Stating that Reliance Industries (RIL) “will aggressively pursue” the target of bringing down the cost of green hydrogen to under $2 per kg “well before the turn of this decade”, chairman Mukesh Ambani said on Friday “India can set an even more aggressive target of achieving under $1 per kg within a decade”.
Currently, the production cost of green hydrogen is around $3.6-5.8/kg, according to a report by Council on Energy, Environment and Water. The planned reduction in production cost of the benign source of energy could help the country cut its burdensome oil import bill and have a salutary effect on the current account.
“The rapid fall in the cost of production has made solar energy highly competitive, attracting large-scale investments,” Ambani said, addressing the International Climate Summit organised by the PHD Chamber of Commerce and Industry. “This shall play a key role in ensuring similar growth trends in green hydrogen-the future replacement of fossil fuels,” he added.
RIL – which plans to become ‘net carbon-zero’ by 2035 – had unveiled a mega plan for green and clean energy business in June, saying it would make initial investments of Rs 75,000 crore out of its internal resources in the burgeoning area over the next three years.
Prime Minister Narendra Modi, on August 15, had announced the National Hydrogen Mission as the government explores ways to reduce dependence on imported products such as crude oil and natural gas.
RIL has already begun work on developing the Rs 60,000-crore Dhirubhai Ambani Green Energy Giga Complex on 5,000 acres in Jamnagar, which will include manufacturing units for solar cells and modules, a battery unit for energy storage, a fuel cell-making factory and an electrolyser plant to produce green hydrogen.
Hydrogen produced with the help of electrolysers through electricity generated from renewable sources such as solar and wind plants is called green hydrogen.
Analysts at Bernstein have estimated that RIL will build a 2.5 gigawatt (GW) electrolyser manufacturing capacity, entailing capital expenditure of around Rs 3,700 crore. The electrolyser gigafactory will manufacture modular electrolysers for captive production of green hydrogen for domestic use as well as global sale. “The innovations in dispatchable and low-cost renewable power, the dependence on imported gas create perfect conditions for India to switch to green hydrogen,” Vishal Mehta, MD and partner at Boston Consulting Group, said.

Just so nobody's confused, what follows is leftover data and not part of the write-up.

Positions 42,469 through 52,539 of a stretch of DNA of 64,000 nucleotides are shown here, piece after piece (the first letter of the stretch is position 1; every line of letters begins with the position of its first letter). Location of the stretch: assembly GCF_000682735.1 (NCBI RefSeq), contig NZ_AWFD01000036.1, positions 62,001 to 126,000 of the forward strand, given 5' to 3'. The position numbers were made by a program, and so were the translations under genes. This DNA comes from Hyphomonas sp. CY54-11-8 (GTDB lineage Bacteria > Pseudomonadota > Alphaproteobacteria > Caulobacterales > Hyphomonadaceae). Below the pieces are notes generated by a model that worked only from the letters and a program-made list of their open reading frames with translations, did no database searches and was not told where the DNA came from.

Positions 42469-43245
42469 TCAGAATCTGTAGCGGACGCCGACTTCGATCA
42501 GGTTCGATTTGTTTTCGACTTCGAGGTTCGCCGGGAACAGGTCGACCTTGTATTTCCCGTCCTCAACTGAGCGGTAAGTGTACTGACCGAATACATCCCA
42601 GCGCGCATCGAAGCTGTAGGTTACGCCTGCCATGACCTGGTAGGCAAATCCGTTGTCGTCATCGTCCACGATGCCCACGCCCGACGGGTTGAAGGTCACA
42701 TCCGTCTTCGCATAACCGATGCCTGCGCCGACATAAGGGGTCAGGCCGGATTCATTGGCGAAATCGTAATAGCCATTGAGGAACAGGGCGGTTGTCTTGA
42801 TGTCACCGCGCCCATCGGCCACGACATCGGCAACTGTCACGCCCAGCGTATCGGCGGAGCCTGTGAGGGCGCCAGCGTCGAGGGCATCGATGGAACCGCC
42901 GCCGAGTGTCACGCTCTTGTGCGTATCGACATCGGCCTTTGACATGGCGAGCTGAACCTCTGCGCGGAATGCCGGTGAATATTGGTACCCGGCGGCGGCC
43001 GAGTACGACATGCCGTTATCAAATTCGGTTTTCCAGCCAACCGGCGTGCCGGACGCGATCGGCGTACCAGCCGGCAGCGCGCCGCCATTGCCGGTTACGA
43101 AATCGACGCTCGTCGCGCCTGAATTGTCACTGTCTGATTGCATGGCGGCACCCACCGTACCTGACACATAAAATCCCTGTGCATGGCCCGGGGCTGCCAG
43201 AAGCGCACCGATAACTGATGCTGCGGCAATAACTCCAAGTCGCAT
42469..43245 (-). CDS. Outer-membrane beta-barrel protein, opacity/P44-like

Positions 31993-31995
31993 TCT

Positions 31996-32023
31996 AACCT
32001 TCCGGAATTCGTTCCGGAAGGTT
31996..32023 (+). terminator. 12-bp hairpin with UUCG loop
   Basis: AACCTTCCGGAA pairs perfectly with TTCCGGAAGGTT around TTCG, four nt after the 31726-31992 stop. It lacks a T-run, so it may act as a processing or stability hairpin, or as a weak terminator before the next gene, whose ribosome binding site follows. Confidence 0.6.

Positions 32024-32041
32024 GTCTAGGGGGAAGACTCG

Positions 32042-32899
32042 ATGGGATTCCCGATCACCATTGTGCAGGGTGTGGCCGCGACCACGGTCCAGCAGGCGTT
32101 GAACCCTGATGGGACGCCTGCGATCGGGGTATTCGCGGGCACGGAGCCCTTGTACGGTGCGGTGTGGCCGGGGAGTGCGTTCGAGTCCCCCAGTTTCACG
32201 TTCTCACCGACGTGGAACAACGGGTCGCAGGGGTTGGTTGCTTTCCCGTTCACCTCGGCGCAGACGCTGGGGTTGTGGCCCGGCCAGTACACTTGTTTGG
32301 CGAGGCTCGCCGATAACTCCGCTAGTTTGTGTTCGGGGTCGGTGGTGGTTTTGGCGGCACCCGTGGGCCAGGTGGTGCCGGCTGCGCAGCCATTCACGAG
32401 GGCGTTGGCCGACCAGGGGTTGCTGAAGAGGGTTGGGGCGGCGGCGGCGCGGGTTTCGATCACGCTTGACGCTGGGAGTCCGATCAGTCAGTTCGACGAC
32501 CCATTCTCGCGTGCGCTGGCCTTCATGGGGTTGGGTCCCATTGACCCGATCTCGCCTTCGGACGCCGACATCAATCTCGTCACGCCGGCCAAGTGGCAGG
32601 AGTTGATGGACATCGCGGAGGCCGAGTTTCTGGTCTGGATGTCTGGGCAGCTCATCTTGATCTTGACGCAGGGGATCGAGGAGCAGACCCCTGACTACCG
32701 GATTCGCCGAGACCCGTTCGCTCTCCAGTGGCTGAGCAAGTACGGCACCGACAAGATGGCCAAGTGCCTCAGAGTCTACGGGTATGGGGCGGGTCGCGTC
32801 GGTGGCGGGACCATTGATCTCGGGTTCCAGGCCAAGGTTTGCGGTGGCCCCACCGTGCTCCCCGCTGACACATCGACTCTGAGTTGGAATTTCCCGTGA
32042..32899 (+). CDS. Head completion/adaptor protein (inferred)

The country currently consumes about around 6 million tonne of hydrogen annually and the government is looking for ways to increase the penetration of domestic green hydrogen in industries which otherwise import natural gas and ammonia to produce hydrogen. The ministry of new and renewable energy has already circulated the draft ‘National Hydrogen Energy Mission’ document for inter-ministerial consultation, aiming to create a hydrogen value-chain in the country and bring down the costs of hydrogen production.
State-run Indian Oil recently said it will build the nation’s first green hydrogen plant at its Mathura refinery, using electricity from its wind power project in Rajasthan. NTPC also plans to produce green hydrogen on a commercial scale from part of the electricity generated by the solar panels to be installed in its upcoming 4,750 megawatt renewable energy park at Rann of Kutch. Currently, the power generator is running a pilot project in its Vindhyanchal unit, where the cost of hydrogen is estimated to be around $2.8-3/kg, which is expected to fall going forward through economies of scale.
JSW Energy said in July its subsidiary JSW Future Energy has entered into a framework agreement with Australian Fortescue Future Industries to collaborate on green hydrogen production. US-headquartered renewable energy start-up Ohmium International has also recently launched a green hydrogen electrolyser gigafactory in Bengaluru.